The Obama administration’s appalling decision to give Khalid Sheikh Mohammed a military trial

Dahlia Lithwick writes:

Today, by ordering a military trial at Guantanamo for 9/11 plotter Khalid Sheikh Mohammed and his co-defendants, Attorney General Eric Holder finally put the Obama administration’s stamp on the proposition that some criminals are “too dangerous to have fair trials.”

In reversing one of its last principled positions—that American courts are sufficiently nimble, fair, and transparent to try Mohammed and his confederates—the administration surrendered to the bullying, fear-mongering, and demagoguery of those seeking to create two separate kinds of American law. This isn’t just about the administration allowing itself to be bullied out of its commitment to the rule of law. It’s about the president and his Justice Department conceding that the system of justice in the United States will have multiple tiers—first-class law for some and junk law for others.

Every argument advanced to scuttle the Manhattan trial for KSM was false or feeble: Open trials are too dangerous; major trials are too expensive; too many secrets will be spilled; public trials will radicalize the enemy; the public doesn’t want it.

Of course, exactly the same unpersuasive claims could have been made about every major criminal trial in Western history, from the first World Trade Center prosecution to the Rosenberg trial to the Scopes Monkey trial to Nuremburg. Each of those trials could have been moved to some dark cave for everyone’s comfort and well-being. Each of those defendants could have been tried using some handy choose-your-own-ending legal system to ensure a conviction. But the principle that you don’t tailor justice to the accused won out, and, time after time, the world benefited.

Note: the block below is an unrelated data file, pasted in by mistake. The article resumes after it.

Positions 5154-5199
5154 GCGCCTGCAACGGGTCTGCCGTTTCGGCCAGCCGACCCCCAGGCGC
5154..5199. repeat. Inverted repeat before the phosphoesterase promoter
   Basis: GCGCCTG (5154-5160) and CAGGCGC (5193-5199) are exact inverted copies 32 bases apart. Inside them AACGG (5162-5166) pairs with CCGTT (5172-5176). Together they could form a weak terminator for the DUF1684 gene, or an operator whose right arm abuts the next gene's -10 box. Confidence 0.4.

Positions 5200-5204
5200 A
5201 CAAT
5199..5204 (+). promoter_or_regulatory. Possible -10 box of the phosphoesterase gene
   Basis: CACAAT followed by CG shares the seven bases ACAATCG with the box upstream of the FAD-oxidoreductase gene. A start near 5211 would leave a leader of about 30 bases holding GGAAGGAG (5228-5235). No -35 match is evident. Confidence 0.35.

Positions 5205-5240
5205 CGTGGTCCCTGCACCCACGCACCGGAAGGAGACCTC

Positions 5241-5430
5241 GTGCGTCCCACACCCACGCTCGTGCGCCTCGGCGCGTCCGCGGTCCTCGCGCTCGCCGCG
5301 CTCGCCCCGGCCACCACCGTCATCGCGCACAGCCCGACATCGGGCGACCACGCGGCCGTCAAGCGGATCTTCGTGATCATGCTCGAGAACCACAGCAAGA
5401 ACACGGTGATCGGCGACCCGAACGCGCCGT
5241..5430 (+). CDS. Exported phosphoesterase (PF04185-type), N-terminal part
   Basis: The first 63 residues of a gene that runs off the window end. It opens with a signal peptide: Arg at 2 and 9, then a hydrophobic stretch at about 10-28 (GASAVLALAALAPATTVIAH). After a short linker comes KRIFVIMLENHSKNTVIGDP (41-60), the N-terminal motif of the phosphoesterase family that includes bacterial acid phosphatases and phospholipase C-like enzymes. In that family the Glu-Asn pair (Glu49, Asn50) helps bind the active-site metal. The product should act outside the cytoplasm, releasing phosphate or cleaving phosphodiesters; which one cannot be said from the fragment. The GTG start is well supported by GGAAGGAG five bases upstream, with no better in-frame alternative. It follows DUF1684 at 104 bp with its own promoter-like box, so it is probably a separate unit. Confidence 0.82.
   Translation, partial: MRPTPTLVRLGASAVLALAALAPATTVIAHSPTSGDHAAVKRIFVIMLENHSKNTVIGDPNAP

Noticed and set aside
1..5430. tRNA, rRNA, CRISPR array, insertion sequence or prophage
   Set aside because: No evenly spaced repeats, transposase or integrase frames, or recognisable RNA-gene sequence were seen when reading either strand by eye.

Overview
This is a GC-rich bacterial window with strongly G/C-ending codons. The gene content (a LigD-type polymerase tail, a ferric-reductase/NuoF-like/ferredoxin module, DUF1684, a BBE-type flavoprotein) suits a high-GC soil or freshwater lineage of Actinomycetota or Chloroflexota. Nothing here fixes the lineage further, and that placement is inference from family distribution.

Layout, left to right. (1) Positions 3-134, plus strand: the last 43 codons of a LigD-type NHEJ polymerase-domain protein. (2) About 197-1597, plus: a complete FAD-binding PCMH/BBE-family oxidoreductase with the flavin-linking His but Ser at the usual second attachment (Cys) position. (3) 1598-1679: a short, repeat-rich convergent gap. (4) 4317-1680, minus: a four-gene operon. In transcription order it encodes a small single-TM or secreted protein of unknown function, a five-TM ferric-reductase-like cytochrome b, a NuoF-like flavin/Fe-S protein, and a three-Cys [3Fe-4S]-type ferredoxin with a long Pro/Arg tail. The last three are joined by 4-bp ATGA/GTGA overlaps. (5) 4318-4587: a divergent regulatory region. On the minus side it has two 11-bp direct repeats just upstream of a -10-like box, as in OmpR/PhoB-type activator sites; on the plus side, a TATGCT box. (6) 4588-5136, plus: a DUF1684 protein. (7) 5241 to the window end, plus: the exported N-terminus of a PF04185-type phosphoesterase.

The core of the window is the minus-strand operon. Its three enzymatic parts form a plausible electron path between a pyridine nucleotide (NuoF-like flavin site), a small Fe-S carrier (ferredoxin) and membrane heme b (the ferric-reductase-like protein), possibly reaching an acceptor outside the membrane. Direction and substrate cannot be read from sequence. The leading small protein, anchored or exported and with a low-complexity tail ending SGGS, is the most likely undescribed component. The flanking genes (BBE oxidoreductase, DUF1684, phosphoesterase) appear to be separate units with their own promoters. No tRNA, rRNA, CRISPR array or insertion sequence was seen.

Now the Obama administration—having loudly and proudly made every possible argument against a two-tier justice system—is capitulating to it.

But make no mistake about it: It won’t stop here. Putting the administration’s imprimatur on the idea that some defendants are more worthy of real justice than others legitimates the whole creeping, toxic American system of providing one class of legal protections for some but not others: special laws for children of immigrants, special laws for people who might look like immigrants, different jails for those who seem too dangerous, special laws for people worthy of wiretapping, and special laws for corporations. After today it will be easier than ever to use words and slogans to invent classes of people who are too scary to try in regular proceedings.

Say what you want about how Congress forced Obama’s hand today by making it all but impossible to try the 9/11 conspirators in regular Article II courts. The only lesson learned is that Obama’s hand can be forced. That there is no principle he can’t be bullied into abandoning. In the future, when seeking to pass laws that treat different people differently for purely political reasons, Congress need only fear-monger and fabricate to get the president to cave. Nobody claims that this was a legal decision. It was a political triumph or loss, depending on your viewpoint. The rule of law is an afterthought, either way.

Print Friendly, PDF & Email
Facebooktwitterrss
Facebooktwittermail

1 thought on “The Obama administration’s appalling decision to give Khalid Sheikh Mohammed a military trial

  1. Norman

    What this really proves, is that the U.S. needs a real strong P.O.T.U.S., not anything that is presently available, including the present one. Considering that the “O” is seeking 1 Billion $$’s to run for reelection, shows that all the others on the Right really want some of that pie. After all, if they can snag a few million, put it into their war sock, then when they don’t make it, they get to keep that war sock as a slush fund to do with it as they please.

Comments are closed.